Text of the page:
Ryder Cup golfer ‘heartbroken’ after wayward shot blinds spectator

Brooks Koepka speaks to the media at St Andrews. Picture: PA
Brooks Koepka speaks to the media at St Andrews. Picture: PA
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American golfer Brooks Koepka says he’s “heartbroken” and “all messed up inside” after learning that a spectator struck by a wayward shot from him at last week’s Ryder Cup in France has lost the sight in her right eye.

Corine Remande, 49, was hit by the three-time major winner’s tee shot at the sixth hole at Le Golf National in Paris in the opening session of the match.

Koepka, who is in Scotland this week for the Dunhill Links Championship, released a statement through social media on Tuesday night saying he was “deeply hurt” and “saddened” by the incident.

Speaking in St Andrews this morning, he said: “It’s sad and I am torn up about it. I’m heartbroken, I’m all messed up inside.

“In my career it will be the one shot I definitely regret even though everyone from the Ryder Cup and the PGA of America have assured me she will get the care she needs.

“Yesterday was one of the worst days of my life. I haven’t had too many tragedies in my personal family where there has been a loss or any accident.

“I’ve been lucky in that sense and I wasn’t told until I got to the golf course. I’m not the biggest guy on social media so when I got here and 25 messages I was heartbroken.

“My stomach sank and yesterday was probably one of the hardest days of trying to focus on playing golf, knowing what is going to come.”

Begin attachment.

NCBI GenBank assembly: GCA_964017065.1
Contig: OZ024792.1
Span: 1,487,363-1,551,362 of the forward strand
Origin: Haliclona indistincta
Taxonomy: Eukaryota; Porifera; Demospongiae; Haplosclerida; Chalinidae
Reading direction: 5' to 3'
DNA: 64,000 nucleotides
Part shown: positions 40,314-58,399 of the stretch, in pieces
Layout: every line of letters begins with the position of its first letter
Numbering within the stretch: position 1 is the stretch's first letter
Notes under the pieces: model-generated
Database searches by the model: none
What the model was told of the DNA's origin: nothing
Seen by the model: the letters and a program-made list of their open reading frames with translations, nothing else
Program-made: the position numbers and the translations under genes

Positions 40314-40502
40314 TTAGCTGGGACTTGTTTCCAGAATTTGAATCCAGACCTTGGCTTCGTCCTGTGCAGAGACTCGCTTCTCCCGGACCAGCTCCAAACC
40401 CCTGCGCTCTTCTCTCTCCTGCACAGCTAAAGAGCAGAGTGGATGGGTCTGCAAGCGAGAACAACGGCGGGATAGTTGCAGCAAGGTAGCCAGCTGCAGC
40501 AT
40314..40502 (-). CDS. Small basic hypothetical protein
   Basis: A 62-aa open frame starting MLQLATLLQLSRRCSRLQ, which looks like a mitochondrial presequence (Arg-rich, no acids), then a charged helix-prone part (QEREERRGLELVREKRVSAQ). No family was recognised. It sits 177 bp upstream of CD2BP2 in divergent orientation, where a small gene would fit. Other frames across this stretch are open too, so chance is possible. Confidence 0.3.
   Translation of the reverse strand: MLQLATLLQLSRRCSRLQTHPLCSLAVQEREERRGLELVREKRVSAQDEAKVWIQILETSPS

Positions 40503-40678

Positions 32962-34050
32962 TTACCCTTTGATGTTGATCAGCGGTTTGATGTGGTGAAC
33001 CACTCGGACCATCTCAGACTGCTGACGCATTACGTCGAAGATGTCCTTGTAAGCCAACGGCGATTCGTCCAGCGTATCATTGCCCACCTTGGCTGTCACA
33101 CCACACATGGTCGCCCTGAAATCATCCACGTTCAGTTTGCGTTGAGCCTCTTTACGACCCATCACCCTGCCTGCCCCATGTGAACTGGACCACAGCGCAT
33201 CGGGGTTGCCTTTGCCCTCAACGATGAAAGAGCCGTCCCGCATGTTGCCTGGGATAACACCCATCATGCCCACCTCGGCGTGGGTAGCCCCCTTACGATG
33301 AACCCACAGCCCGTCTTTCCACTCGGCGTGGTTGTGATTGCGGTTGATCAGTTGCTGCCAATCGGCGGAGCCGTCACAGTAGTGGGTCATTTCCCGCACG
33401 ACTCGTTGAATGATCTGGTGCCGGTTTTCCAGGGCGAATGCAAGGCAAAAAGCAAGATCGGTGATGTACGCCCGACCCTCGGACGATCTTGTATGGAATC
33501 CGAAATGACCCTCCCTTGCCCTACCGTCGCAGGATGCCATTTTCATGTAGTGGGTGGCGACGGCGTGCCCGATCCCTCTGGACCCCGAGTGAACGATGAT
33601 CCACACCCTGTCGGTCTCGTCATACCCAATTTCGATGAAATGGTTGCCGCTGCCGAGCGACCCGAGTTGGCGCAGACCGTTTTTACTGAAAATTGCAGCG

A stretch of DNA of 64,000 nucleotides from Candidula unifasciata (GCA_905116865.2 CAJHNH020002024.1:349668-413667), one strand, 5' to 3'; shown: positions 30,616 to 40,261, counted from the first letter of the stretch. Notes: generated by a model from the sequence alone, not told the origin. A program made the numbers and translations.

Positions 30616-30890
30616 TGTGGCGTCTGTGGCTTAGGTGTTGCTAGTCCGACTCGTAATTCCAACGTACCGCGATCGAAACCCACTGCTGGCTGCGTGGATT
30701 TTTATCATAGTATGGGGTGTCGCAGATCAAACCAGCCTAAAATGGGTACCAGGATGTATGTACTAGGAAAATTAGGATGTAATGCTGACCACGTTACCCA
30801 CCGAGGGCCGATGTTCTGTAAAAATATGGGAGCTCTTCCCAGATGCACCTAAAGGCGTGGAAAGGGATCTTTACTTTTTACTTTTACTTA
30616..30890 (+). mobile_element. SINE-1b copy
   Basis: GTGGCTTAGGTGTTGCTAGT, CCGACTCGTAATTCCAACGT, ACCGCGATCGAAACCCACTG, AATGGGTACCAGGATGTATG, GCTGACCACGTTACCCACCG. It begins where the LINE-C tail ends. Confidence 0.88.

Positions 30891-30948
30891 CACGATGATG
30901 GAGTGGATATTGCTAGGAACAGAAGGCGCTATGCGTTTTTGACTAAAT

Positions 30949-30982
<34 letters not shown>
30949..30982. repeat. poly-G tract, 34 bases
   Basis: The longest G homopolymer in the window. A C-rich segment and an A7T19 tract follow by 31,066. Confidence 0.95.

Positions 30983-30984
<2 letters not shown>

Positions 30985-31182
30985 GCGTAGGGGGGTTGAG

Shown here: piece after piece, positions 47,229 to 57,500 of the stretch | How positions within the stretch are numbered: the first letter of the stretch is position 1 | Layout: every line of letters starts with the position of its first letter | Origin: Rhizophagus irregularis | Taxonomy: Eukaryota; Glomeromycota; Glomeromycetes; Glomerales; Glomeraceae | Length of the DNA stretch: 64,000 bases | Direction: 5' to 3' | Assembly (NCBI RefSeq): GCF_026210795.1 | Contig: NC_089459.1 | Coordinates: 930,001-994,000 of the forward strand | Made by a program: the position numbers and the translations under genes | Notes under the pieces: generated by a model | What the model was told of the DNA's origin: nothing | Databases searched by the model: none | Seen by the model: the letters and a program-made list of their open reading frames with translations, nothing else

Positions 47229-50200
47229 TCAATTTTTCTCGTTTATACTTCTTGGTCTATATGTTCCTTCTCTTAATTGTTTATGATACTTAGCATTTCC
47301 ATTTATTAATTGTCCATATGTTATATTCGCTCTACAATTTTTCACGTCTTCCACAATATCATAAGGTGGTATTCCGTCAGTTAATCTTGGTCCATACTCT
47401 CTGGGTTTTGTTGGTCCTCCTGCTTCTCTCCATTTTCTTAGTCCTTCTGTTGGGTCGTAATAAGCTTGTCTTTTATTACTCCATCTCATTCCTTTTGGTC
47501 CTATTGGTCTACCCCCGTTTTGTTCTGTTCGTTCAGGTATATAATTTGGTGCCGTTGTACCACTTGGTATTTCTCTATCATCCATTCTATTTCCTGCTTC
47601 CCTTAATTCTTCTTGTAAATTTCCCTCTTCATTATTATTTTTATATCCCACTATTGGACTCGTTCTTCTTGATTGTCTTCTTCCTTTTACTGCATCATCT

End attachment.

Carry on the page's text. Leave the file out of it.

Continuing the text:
He added: “We reached out to Mrs Remande and her husband to see how things are going and we didn’t hear back last night.

“I’m looking forward to speaking to her today or in the next few days because there is nobody who feels worse about this than I do.”

Asked what his message to Mrs Remande would be, the US Open and US PGA champion replied: “I’d like to keep that personal between me and her and I don’t see why it’s anyone else’s business.

“It’s sad she won’t see out of her eye ever again. It’s upsetting, it really is, I hit a golf ball and someone lost their sight in their eye.”

The incident has led calls for spectator safety at golf events to be reviewed.

“The European Tour and the PGA Tour do an unbelievable job on the set-up but unfortunately we can’t always hit the fairway every time,” continued Koepka.

“That’s the worst part. Now I can see why we take it for granted every week how courses are set-up and why.

“The set-up on both tours is unbelievable but the sad part is it seems every week someone gets hit.”